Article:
The fact is that the lesson from our text, does not deal with either of the above. It is not about life as a book or a letter, rather it depicts life as a short story. In the ancient times, the stories or tales were said not to be very long, or people would lose interest in them before the story teller was finished. Therefore, the writer was inspired to write about an abbreviated account of one's life. In terms of life as a book, this would be an oral book report. It means that a life is read and told as a brief tale. The stories are all varied and different, because your story is different from mine and ours from every one elses. In reality, it only takes a short story to tell about the highlights of ones life.

In the story of our lives, there is much that we have forgotten about ourselves and the lives of others too. Sad to say, when we have been gone for a couple or three generations, no one may even remember the tale we told by our lives. Thank God, He will never forget us according to Isaiah 49:15. Our tale will always be safely kept by Him. He remembers that we are dust (Psalm 103:14) but He never forgets our work and labor of love (Hebrews 6:10). Hopefully all of our stories have character, moral values, an adherence to Biblical truths. If we have left nothing of value when we are gone, has our life been lived in vain?

So what about your story or mine? We must understand the purpose of this divine simile.What can be said of our brief existence called life? That is the soul searching question I want us to now explore and consider very personally. I believe it is intended to provoke thought, to cause us to give serious thought about what our tale is up to this point. Such soul searching can help us to seek grace to change and thus leave a better legacy after we are gone. Often at funeral services, the minister or family members may reminisce and talk briefly about what a wonderful person the deceased was. Their story is being told at that moment. Think about it, what do you suppose will be the summary of your life when you are gone? I wonder what others will say, will there be something worthwhile that can be said of you and me? Let us ponder some things we might want in our life story.

First, hopefully our tale when told will be about how much we loved God: our Father and His Son, our Saviour and the sweet Holy Spirit, Who dwells within. If such a tale is to be told, we must live a life that reflects and manifests our love for Him. That is done as we live for His glory and do those things He taught in His holy word, the Bible (John 14:15). If we never do things that please and honor Him, how will people know what He means to us? If we seldom speak His word or use His holy name in our conversations, how will others know that He so wonderfully fills our hearts? The fact is, we must honor and glorify Him while we live if we want our dear Lord to be honored as our tale is told.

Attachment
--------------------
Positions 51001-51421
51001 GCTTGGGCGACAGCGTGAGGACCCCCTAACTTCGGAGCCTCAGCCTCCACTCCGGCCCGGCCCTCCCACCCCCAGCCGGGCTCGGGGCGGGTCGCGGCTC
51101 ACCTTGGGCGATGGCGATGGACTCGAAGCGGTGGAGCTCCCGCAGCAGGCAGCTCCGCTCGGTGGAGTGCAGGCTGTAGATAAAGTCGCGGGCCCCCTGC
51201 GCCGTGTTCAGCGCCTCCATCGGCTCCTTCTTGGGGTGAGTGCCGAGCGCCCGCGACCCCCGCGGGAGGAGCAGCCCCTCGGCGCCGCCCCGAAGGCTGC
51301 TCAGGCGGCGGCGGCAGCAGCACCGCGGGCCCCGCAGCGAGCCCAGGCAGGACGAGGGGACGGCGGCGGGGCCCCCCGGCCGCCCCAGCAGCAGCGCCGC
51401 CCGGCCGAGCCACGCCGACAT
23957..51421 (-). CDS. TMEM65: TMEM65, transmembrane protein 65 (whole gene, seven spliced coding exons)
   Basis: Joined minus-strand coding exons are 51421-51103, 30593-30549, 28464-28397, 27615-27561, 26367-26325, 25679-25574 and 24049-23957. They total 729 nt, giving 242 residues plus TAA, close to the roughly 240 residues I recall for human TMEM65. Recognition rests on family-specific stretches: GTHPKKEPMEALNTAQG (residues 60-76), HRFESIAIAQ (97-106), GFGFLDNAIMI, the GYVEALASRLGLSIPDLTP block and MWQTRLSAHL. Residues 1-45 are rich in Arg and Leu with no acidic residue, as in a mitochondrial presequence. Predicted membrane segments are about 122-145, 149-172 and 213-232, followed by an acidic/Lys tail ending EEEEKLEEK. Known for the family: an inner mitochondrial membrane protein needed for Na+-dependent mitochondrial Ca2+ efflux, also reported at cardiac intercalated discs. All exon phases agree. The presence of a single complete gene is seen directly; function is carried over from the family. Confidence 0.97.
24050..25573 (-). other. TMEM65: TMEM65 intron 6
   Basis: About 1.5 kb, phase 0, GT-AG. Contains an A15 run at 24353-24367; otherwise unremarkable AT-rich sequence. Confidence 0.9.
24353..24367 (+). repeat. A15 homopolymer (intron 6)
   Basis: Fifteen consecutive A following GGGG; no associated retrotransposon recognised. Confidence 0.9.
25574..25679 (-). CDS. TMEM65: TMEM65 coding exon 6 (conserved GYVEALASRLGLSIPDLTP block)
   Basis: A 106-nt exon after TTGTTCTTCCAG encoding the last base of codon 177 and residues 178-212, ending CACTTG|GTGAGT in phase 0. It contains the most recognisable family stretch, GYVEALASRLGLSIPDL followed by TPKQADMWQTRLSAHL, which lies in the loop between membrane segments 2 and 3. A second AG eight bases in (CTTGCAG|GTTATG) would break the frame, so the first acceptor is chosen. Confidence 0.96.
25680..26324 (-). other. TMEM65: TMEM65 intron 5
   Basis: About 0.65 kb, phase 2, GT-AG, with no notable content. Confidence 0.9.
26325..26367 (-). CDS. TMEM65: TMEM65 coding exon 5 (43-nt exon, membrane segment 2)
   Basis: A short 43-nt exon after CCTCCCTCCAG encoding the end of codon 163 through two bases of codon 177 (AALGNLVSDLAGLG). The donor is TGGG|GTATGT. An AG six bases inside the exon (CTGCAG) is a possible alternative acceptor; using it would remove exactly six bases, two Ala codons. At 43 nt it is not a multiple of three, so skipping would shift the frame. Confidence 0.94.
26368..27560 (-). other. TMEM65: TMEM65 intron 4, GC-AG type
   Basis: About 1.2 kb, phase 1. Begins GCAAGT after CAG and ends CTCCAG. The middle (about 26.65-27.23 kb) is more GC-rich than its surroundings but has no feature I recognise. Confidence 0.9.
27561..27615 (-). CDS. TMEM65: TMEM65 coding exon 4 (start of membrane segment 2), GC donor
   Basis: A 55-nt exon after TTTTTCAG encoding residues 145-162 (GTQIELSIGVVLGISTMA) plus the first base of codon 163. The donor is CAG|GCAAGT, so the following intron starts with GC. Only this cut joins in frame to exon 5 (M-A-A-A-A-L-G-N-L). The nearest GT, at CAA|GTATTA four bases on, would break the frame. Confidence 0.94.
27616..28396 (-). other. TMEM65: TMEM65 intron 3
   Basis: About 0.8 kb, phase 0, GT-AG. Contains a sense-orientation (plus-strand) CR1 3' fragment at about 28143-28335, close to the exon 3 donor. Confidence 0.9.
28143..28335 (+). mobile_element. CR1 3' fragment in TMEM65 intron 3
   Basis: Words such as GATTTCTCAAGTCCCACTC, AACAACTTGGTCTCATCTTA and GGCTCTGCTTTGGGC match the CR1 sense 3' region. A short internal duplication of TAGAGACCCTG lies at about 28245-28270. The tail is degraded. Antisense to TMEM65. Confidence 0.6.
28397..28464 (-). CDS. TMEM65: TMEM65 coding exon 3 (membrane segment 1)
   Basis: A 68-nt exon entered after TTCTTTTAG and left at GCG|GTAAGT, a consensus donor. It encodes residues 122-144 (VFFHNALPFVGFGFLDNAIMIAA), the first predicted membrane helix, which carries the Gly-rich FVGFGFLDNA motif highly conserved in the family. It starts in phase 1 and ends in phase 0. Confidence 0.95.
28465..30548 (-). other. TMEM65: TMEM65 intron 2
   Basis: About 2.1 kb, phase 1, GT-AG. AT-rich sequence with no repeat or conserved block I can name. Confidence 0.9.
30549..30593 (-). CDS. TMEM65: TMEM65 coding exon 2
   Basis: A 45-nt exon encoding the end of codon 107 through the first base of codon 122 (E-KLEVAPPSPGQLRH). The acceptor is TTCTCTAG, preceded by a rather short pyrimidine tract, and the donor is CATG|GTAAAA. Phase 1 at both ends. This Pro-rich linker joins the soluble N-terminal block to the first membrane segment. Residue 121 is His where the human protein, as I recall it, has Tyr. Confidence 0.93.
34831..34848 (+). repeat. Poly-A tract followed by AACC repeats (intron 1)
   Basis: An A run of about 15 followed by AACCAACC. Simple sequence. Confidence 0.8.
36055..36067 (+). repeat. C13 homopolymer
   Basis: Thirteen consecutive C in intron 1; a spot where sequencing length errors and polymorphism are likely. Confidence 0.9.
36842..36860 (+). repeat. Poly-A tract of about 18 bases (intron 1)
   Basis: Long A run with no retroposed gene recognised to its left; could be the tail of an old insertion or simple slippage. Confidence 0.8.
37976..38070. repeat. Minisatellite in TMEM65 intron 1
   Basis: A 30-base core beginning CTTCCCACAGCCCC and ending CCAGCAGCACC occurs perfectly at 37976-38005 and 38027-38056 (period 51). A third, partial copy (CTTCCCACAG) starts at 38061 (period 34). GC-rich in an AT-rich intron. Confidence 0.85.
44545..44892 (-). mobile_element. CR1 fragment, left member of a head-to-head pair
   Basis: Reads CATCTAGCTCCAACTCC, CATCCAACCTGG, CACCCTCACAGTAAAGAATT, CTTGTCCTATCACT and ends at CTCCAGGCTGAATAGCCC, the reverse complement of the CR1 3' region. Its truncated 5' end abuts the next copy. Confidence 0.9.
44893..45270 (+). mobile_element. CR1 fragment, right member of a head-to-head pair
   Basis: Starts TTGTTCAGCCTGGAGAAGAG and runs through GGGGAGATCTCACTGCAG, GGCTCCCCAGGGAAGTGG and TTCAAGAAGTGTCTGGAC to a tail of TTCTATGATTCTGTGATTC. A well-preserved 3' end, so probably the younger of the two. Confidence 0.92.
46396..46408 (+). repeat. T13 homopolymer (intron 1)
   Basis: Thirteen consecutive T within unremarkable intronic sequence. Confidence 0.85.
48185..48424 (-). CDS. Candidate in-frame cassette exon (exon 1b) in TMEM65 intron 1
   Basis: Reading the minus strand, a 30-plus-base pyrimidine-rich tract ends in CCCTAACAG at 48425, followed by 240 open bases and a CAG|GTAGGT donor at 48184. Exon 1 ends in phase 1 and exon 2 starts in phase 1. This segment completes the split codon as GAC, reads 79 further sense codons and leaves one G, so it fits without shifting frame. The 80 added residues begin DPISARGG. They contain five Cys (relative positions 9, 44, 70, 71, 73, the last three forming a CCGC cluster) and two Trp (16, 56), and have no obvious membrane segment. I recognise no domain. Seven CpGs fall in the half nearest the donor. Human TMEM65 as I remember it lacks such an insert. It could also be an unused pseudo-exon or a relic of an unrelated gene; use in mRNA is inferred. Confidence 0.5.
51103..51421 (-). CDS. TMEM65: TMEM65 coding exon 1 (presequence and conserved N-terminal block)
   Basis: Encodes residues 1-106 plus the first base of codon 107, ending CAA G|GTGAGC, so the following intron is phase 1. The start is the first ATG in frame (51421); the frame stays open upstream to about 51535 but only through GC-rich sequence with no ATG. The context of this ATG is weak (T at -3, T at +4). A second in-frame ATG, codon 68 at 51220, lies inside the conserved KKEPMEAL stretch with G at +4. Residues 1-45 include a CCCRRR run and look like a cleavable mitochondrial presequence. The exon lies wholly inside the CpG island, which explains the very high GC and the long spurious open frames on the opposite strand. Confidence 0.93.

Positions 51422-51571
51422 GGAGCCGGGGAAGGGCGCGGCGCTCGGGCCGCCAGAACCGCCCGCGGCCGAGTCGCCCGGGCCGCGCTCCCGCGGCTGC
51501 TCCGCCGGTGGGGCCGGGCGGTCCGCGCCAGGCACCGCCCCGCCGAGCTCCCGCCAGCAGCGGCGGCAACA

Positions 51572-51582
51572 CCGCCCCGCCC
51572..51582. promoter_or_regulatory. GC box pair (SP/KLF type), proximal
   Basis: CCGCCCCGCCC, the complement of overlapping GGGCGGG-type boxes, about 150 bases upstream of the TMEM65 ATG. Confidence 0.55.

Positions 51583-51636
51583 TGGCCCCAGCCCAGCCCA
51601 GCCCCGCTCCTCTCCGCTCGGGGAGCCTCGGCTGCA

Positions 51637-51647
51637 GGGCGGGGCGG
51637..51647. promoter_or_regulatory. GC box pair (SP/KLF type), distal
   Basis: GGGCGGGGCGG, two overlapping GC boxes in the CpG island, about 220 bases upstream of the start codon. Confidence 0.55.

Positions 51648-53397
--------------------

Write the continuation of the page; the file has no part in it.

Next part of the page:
Second, hopefully our tale will tell of our love for His bride, the church. There are people who never attend, how can it be thought that they love the church? If I never came around my wife or children, never had anything good to say about them; how would anyone imagine that I loved them? On the other hand, if we are faithful to attend, we serve as opportunities present themselves, and always have a good word to say about the body; folks will know that we love our church. The Psalmist openly declared his love for the house of God and joyfully joined those who assembled there (Psalm 122:1). Today we need to begin to show that we really do care for and love the church, then it will be included in our tale as it is told.

Third, hopefully our tale will have something to say about the word and truth of God. Those who forsake the truth for social favors, who never openly defend the doctrines that honor God; how can it be said that they loved God's word of truth? On the other hand, when we take the Bible as our lamp and light, readit, study it, share its truths with others and rejoice when it is preached in its fullness; then it can be said that such a person truly loves the teachings of the Bible. Many in our world today dispise God's word and mock anyone who dares to make referenceto its teachings. It is not always easy to stand on such an unpopular side, but we will gladly do so if we love God's word. The Psalmist declared his love for God's word (Psalm 119:97) and multitudes have manifested their love for the Bible. Have you? If so, it will be a part of your tale that is told.


From the above challenges, may we realize that our story is now being compiled. We live life as a tale that is told (seldom while here, most often after we have completed our brief journey of life). Perhaps Revelation 14:13 has something to say about this lesson from the Old Testament. Our works will follow us, and what better way than in our tale that is told?

The wordly only want their story to speak of accomplishments, money an properties acquired, notarity and fame. But those of us who hope for heaven hereafter, should want our tale to tell of the good things of God, how He loved us and saved us. Think about what you want your story to tell, then committ yourself to such holy purposes as you live each day.

If we truly want to praise our Lord while we live, we will want to praise Him in the story of our life. May others be able to see the grace of God in us and praise Him for His priceless gift of eternal life, through Jesus Christ our Lord. It is suggested in Acts 11:23, that grace can be seen and I believe it is seen in godly lives. Life truly is as a tale that is told!

Return to:

Copyright © 2014 Light From God's Word. All Rights Reserved.
This page last updated on June 17, 2014